It’s hard to begin a sentence with “In West Philadelphia,” because well, you know. But that’s how this begins…
In West Philadelphia, Overbook specifically on the corner of 64th and Carlton, once resided an Italian restaurant called Lebano’s. I believe this place to be to be my first memory. My brother’s probably, too.
I was dismayed that I could find nothing online about this institution, as my family and I had been talking about it recently. With the ample amount of time now on my hands, I decided I would start writing about the restaurant. When I began this project, I simply wanted to record the memories my family and I had at Lebano’s. But the more I talked to people, I realized this was taking on a new life.
My family helped me piece together memories and facts about this restaurant. Nick Micozzie, former state representative and distant relative of mine, has been a great deal of help in putting this information together. It has been a labor of love compiling this together, and I’m grateful for my family for responding to my many texts and phone calls.
I would also like to thank the folks at Filitalia International, home of the History of Italian Immigration Museum on East Passyunk, for their help, and those from the Facebook group Growing up in Overbook. Thank you to all who participated.
I am no historian, but there was a brief time in college I was a journalism major, so I’m putting those journalism classes to use. This is vastly different than anything else I’ve done on my blog before, and I hope you enjoy a look into a community on the corner of 64th and Carlton.
I would also like to mention that this will be a two-part (or possibly multi-part) series, as I have more interviews and information coming soon.
Italy has been on my mind as of recent. I have never been. It is a place, that when I do visit, I want to do it right. When I say right, I mean visiting for an extended period of time, seeing where my relatives are from, indulging in every food and bottle of wine available. My dad’s family is from Sicily, and my mom’s family is from Abruzzo, specifically Chieti.
I have a bit of an obsession with the “Philly Italian”, something I talk about at ad nauseam. Perhaps it is the desire to continue with tradition. Yes, I did grow up in the land of Delco. But thanks to my grandparents and extended family, we were brought-up in a very “Philly Italian” atmosphere. If you’d like even better insight, Lorraine Ranalli’s book Gravy Wars provides understanding into Italian-American culture in Philadelphia.
What is important is to understand the community around this restaurant. It’s necessary in order to properly paint the picture. While we often think of South Philly of the mecca of Italian immigrants, West Philly also had a large population.
Lebano’s was the definition of old school. For example, only men were allowed downstairs at the bar area in the early years.
The name of the owner/founder was Camillo Lebano. Although they called him Tom, many times he was called Camille (imagine my surprise/delight!). Many recall waitresses named Carmella, Queenie (the cook), and Phyllis. My mimi would sometimes go into the kitchen and help Queenie.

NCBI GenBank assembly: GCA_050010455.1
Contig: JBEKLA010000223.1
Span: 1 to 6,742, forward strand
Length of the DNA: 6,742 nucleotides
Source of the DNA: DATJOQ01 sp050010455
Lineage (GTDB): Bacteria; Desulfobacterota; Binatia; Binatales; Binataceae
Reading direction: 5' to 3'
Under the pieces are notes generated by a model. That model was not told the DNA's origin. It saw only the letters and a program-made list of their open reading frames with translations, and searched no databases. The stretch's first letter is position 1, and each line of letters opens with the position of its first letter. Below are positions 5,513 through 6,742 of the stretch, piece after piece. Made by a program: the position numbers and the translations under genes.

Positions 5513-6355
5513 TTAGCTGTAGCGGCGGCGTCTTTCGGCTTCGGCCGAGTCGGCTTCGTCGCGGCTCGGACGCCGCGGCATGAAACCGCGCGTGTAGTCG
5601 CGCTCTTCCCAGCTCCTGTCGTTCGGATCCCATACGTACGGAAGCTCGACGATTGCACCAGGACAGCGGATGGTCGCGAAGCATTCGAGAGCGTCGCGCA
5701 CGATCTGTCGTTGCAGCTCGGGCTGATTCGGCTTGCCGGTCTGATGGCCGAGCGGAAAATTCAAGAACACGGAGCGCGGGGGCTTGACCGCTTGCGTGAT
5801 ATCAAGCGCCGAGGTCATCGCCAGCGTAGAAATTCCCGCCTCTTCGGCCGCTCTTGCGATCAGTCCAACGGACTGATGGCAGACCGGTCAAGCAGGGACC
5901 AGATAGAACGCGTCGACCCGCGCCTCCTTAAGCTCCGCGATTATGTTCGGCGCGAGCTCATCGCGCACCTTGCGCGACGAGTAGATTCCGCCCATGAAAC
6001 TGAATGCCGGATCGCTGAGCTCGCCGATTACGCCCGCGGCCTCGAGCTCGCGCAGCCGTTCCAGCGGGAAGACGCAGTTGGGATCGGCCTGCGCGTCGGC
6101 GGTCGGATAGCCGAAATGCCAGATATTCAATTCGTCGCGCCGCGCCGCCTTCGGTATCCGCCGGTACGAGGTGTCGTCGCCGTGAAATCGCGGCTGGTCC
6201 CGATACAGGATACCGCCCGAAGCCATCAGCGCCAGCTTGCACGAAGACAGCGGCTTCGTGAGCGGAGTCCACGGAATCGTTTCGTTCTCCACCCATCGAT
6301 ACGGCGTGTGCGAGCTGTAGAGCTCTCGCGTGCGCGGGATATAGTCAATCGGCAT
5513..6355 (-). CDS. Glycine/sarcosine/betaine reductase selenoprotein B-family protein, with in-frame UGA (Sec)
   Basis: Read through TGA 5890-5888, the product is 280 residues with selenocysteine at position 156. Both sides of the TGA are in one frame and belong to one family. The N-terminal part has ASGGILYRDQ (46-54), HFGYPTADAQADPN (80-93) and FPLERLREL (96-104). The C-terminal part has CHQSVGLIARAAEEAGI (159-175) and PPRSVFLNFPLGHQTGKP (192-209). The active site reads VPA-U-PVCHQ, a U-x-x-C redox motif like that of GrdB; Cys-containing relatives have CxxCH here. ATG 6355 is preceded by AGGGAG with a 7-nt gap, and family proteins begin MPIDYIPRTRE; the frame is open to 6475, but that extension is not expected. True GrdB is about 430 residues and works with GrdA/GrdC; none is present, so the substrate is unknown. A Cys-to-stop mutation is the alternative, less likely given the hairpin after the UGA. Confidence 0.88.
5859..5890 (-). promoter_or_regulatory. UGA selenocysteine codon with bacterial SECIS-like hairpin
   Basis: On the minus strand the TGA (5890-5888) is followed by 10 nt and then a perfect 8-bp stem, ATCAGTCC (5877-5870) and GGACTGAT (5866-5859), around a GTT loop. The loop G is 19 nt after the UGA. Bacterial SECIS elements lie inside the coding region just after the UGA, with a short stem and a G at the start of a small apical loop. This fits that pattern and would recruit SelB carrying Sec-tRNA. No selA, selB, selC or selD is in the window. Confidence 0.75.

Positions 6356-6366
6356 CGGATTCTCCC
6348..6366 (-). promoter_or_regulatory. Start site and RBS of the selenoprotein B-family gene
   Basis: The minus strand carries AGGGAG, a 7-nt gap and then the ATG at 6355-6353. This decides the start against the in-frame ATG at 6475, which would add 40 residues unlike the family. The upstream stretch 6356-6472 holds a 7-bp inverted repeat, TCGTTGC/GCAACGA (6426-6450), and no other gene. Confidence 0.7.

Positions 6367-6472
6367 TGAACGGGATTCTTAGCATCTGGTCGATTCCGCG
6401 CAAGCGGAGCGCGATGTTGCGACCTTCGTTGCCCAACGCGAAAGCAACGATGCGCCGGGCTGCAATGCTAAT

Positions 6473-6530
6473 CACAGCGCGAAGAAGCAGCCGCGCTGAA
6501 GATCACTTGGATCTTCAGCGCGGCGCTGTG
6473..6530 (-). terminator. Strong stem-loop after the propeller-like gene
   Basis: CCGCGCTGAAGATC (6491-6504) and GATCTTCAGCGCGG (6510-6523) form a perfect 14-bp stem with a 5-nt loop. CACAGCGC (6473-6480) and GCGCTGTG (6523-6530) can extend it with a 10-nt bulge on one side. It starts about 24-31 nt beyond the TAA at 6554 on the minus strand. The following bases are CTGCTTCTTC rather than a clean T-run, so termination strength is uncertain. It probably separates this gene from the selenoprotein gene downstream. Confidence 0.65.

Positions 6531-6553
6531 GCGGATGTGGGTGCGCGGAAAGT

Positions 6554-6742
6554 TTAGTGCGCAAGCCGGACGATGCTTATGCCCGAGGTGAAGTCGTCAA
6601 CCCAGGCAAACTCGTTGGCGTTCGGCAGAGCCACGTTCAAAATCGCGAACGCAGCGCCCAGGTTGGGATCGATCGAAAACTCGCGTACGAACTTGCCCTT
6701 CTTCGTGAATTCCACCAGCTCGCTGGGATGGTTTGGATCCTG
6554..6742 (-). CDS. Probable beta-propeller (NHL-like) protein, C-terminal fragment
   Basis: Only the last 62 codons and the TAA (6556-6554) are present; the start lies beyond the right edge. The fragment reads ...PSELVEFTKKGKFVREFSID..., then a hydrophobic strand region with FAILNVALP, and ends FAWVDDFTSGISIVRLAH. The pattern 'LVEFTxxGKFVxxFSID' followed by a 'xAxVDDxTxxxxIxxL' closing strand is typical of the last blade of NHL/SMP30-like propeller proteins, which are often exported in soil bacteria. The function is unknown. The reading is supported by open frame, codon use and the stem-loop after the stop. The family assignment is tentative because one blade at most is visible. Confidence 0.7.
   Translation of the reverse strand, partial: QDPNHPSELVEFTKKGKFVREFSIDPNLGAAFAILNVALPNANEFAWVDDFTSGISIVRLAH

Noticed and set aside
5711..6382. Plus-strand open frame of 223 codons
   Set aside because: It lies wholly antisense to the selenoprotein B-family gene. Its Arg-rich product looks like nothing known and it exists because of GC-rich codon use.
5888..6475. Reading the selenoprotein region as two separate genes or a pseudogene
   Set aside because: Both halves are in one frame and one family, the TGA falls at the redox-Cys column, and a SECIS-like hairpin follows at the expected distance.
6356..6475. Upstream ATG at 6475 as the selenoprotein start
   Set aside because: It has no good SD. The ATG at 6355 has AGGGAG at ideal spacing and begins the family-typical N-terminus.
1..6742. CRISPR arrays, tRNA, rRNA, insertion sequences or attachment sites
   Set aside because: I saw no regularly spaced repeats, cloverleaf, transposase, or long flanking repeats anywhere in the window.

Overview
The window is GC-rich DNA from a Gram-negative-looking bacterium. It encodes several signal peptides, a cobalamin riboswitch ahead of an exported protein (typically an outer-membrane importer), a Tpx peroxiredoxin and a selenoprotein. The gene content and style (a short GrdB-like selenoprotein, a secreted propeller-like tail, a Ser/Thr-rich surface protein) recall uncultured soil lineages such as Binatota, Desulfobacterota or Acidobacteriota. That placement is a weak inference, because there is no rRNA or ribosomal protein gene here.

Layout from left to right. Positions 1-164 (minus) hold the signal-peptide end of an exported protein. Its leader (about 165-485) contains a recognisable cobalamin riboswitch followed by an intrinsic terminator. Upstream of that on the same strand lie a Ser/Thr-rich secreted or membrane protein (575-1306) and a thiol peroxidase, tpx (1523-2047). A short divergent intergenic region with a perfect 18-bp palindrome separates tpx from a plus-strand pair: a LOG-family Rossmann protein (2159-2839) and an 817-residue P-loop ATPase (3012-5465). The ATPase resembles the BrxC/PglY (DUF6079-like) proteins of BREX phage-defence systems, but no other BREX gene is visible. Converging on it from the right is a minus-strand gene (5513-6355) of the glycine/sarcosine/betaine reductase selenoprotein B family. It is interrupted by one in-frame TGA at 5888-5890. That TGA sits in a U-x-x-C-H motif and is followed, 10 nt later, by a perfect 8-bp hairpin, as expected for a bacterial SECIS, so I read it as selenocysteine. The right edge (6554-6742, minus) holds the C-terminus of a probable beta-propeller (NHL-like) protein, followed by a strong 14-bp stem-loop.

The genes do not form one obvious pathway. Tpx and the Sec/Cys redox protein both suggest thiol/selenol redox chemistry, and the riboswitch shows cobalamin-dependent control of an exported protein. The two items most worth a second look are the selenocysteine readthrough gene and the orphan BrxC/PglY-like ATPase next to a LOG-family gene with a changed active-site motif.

During this era, many patrons lived in the same Italian neighborhood about a block away from each other. This includes the Abate (my mom’s family), Micozzi(e), Migatz families. My poppy (grandfather) grew up down the street from Lebano’s. His grandfather, father and most of his relatives were there often, and according to him, the owner’s were like family. It was a place my great-great uncles and great grandfather would frequent, and they called it “The Saloon”.
My grandparents met in West Philly, when they were both teenagers. My mimi (grandmother) was Irish, and my poppy (grandfather). They quickly fell in love and wanted to marry. Unfortunately, when seeking her permission to wed, the “strega nona” (Italian witch grandmother) of the neighborhood forbade them to marry, but they defied her magical orders. They were married for over 50 years, until she passed this winter. I think about her everyday.
My grandparents and my family introduced Lebano’s into my young, new life. From what my family tells me, we could always count on seeing someone we knew from the neighborhood, or a friend of a friend who was told they had to try Lebano’s food.
Nearby was and still is a Roman Catholic Church called St. Donato. This following information about St. Donato comes directly from Nick Micozzie:
The St. Donato story has its roots in the thousands upon thousands of Italian
immigrants who came to the United States in search of better lives. As their numbers grew, the need for a parish if their own grew also.
It was Bishop John Neumann (1811-1860), named Bishop of in Philadelphia in 1852, who in 1854 set in motion measures that addressed the pressing needs of growing numbers of immigrants from my nations. His actions led to the creation of St. Mary Magdalene de Pizza in South Philadelphia in 1855. The first national parish for Italians in America. The building had been a Methodist Church that Bishop Neumann purchased. He was canonized St. John Neumann by Pope Paul VI on June 19, 1977.
Ultimately, the steps initiated by Bishop Neumann were further by Archbishop Patrick J. Ryan in 1906. It was he who authorized the creation of St. Donato Parish as a national parish for Italians in 1910. Upon that decree, Rev. Pietro Michetti, who became a Monsignor years later, the parish’s first pastor, born and educated in Italy and who with the aid of thousands of fellow Italians, among many experienced builders, such as stone masons, skilled artisans, was charged with beginning construction of St. Donato Church, the structure we know today as the lower church of St. Francis Cabrini Chapel, since she worshipped there.
Immediately before being named pastor of St. Donato, Father Michetti had been pastor of Our Lady of Angels Parish in West Philadelphia. Construction of St. Donato’s began on May 24, 1910 on land whose history can be traced to 1877 and that was acquired from the heirs of William Keichine by Archbishop Ryan for the sum of $1.00, but encumbered with a mortgage of $3,300. The Lower Church was completed remarkably by the middle of July of that year at a cost of $7,000 and founded officially on July 16, 1910, the Feast of Our Lady of Mt. Carmel.